Mono bass and kick is the general rule of thumb only to be broken on special occasions IMHO. Hats I would use a de-esser on to take care of any harsh high freqs and a high pass to subtly remove any nasty low and clang. I always duck my bass off the kick but that’s just me. I'm not one for compressing a sub group of drums. It would depend on how vast the range of frequencies with in the percussion and volume of each part was. I try only to compress thing together if they are very close to each other in these properties as not to have on element of say a loud snare disrupting a subtle bongo line. As for leads I use compression on individual tracks to smooth out the overall level of a lead or to shape it's attack and so on. As far as not having leads clash with other parts this is more a case of EQ and It would be very rare that I would EQ a group of leads. My feeling is that a lead should be treated, as it's solo part and not be affected by other things. As for FX. A reverb that needs to be brought out but that contains a lot of muddying frequencies I would EQ these out and then use a long attack and release comp with low thresh and ratio settings. The same goes for delays but I might use a different comp setting to bring out and attack on the delay. To be honest with most FX I leave them alone unless they are really intended to be noticed rather than a background aspect.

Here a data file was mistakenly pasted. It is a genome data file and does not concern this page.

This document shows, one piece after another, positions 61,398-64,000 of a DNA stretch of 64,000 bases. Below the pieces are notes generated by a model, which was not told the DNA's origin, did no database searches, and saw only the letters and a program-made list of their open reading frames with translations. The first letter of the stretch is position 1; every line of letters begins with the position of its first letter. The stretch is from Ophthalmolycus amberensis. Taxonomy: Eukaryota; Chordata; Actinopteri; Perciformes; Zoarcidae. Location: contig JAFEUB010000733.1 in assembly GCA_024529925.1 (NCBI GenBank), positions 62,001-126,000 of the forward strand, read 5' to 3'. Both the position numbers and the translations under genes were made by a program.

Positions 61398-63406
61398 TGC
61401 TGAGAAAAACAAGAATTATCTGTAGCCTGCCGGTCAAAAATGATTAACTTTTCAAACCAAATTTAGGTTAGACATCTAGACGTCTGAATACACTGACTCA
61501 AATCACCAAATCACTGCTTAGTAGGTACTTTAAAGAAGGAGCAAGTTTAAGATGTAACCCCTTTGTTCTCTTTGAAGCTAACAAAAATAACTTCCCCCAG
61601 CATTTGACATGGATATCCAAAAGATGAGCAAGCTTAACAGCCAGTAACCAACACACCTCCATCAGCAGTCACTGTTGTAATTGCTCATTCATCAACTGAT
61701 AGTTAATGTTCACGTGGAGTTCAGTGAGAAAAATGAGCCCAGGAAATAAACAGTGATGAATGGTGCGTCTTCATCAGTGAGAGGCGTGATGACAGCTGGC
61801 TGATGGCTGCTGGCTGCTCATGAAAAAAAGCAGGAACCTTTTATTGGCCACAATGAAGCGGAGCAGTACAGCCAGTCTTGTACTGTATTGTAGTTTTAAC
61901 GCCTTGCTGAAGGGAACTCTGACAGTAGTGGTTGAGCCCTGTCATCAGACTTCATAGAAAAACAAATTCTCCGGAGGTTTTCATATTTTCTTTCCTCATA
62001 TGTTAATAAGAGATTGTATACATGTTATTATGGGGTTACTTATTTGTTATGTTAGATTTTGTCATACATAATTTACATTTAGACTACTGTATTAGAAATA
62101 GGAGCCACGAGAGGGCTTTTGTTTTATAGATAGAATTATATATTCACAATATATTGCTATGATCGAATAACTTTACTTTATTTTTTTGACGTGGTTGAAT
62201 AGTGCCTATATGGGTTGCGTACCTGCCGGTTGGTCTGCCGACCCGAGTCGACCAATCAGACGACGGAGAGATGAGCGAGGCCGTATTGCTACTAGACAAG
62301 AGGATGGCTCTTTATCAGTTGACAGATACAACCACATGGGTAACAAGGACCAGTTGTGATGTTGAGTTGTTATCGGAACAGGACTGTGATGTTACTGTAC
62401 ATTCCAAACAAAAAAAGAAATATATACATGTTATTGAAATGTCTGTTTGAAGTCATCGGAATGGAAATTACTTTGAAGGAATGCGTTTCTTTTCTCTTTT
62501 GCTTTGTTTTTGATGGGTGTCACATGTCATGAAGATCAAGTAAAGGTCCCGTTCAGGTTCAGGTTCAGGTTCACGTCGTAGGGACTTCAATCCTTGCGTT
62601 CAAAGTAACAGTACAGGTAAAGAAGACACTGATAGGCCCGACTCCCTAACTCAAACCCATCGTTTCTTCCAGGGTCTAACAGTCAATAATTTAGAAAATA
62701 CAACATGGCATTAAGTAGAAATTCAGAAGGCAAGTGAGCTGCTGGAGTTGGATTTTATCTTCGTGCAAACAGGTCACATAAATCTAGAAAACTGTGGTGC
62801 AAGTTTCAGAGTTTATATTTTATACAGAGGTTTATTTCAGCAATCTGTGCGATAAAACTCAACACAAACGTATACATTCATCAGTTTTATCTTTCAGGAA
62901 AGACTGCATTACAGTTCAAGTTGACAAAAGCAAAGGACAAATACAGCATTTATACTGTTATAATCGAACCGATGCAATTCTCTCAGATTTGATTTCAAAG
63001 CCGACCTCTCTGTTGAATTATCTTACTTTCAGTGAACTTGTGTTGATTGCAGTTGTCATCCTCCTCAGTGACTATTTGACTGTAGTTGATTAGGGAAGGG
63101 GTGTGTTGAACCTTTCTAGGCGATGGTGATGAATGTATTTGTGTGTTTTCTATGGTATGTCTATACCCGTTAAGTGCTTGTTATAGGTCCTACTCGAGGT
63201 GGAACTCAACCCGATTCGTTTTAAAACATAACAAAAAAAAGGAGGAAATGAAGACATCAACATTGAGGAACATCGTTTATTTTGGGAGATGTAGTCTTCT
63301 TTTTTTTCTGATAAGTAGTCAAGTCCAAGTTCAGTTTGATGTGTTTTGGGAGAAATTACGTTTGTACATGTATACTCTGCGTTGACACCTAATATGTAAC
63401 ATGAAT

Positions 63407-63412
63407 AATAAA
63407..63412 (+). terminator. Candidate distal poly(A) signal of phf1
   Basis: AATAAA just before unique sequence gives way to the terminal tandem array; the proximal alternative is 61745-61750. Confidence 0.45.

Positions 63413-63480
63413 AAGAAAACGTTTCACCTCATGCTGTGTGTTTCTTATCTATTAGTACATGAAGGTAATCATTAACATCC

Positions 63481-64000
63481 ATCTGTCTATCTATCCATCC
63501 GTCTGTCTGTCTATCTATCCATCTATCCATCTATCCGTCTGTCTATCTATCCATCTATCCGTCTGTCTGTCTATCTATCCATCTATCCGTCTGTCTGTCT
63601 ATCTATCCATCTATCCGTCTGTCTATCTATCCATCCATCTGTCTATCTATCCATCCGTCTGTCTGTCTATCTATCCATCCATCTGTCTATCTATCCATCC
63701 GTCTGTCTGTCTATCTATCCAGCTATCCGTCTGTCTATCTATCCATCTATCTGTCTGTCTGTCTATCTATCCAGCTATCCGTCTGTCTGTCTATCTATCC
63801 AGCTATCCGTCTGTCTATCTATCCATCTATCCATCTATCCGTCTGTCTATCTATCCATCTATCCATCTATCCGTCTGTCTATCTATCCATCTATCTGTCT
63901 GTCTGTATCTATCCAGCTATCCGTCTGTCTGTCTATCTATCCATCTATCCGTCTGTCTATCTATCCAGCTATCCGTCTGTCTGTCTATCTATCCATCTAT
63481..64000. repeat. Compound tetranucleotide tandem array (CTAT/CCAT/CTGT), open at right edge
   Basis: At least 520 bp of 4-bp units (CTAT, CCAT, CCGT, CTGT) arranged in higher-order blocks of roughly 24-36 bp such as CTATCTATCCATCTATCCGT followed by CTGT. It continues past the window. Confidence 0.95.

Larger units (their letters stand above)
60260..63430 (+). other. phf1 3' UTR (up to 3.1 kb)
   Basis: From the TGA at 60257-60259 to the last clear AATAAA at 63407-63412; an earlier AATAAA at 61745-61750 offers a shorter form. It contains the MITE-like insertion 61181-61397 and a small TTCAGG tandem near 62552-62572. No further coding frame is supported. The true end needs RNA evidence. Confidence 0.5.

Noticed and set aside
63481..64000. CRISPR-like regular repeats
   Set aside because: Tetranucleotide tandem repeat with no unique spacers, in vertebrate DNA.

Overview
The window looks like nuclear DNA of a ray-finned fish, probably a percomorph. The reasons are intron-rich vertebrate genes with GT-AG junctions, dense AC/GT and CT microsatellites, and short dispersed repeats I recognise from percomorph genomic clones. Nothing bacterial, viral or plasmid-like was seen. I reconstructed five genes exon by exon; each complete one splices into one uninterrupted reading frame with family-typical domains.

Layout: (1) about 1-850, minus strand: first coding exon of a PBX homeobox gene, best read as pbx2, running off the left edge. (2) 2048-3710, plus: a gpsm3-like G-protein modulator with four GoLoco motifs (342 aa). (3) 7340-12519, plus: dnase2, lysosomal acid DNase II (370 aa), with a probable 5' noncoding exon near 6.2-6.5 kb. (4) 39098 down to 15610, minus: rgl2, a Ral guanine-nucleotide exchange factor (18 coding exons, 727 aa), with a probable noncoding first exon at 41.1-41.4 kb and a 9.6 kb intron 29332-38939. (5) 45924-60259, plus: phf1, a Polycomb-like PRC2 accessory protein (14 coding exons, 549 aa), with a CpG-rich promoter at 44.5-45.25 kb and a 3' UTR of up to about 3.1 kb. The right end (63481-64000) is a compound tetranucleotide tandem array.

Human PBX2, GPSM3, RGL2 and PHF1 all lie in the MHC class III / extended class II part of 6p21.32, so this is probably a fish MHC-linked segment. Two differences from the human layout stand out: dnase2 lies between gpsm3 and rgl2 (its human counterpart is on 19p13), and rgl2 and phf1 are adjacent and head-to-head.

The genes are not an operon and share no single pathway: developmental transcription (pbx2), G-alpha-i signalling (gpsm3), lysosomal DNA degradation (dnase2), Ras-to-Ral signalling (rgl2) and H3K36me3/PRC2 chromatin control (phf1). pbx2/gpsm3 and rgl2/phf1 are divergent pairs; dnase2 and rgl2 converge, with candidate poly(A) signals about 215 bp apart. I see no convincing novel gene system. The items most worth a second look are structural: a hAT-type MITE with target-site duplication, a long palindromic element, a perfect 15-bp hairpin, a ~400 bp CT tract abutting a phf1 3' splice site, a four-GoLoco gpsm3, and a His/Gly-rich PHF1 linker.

As always this is just how I do it at the moment and not Da rules. There isn’t or shouldn’t be any such thing just different ways to get what you want.
 

Zen Cat

Shizzle to the Nizzle
psyfi said:
Hats I would use a de-esser on to take care of any harsh high freqs